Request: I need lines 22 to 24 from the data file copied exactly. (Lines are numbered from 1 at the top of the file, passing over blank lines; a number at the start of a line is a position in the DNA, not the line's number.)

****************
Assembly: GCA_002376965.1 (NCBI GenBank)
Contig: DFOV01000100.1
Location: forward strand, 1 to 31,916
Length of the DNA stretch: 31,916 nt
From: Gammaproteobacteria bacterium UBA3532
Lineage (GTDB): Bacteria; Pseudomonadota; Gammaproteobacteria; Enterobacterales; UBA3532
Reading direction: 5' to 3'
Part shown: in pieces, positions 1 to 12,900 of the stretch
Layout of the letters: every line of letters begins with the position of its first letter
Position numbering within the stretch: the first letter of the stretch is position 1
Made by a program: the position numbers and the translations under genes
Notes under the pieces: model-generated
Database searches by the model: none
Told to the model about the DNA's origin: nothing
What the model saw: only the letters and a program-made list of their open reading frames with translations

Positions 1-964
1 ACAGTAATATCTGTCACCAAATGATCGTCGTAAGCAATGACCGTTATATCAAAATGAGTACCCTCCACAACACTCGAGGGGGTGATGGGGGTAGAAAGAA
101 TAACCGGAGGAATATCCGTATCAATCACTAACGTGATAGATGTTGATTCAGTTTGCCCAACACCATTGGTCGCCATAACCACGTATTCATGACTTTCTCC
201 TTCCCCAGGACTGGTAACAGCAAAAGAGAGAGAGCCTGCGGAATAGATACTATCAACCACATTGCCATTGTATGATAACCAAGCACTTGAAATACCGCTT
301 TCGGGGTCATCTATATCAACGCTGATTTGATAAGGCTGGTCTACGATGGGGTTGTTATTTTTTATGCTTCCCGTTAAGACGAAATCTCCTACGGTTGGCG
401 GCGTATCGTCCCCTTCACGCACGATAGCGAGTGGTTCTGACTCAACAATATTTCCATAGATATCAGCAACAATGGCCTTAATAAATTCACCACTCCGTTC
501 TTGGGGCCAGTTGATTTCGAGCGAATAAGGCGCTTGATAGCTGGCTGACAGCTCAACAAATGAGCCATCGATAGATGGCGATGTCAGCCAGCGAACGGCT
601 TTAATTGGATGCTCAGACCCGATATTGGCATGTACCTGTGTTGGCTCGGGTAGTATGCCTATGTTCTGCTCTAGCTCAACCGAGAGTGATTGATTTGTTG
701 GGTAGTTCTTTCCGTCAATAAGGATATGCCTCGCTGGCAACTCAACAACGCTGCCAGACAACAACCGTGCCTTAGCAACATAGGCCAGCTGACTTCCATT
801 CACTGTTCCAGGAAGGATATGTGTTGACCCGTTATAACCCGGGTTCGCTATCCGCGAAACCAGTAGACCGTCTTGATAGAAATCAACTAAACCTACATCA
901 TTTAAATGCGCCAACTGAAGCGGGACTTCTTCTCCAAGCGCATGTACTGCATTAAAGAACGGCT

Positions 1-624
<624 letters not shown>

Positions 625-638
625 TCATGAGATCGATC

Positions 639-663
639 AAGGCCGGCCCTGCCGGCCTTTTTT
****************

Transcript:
501 TTGGGGCCAGTTGATTTCGAGCGAATAAGGCGCTTGATAGCTGGCTGACAGCTCAACAAATGAGCCATCGATAGATGGCGATGTCAGCCAGCGAACGGCT
601 TTAATTGGATGCTCAGACCCGATATTGGCATGTACCTGTGTTGGCTCGGGTAGTATGCCTATGTTCTGCTCTAGCTCAACCGAGAGTGATTGATTTGTTG
701 GGTAGTTCTTTCCGTCAATAAGGATATGCCTCGCTGGCAACTCAACAACGCTGCCAGACAACAACCGTGCCTTAGCAACATAGGCCAGCTGACTTCCATT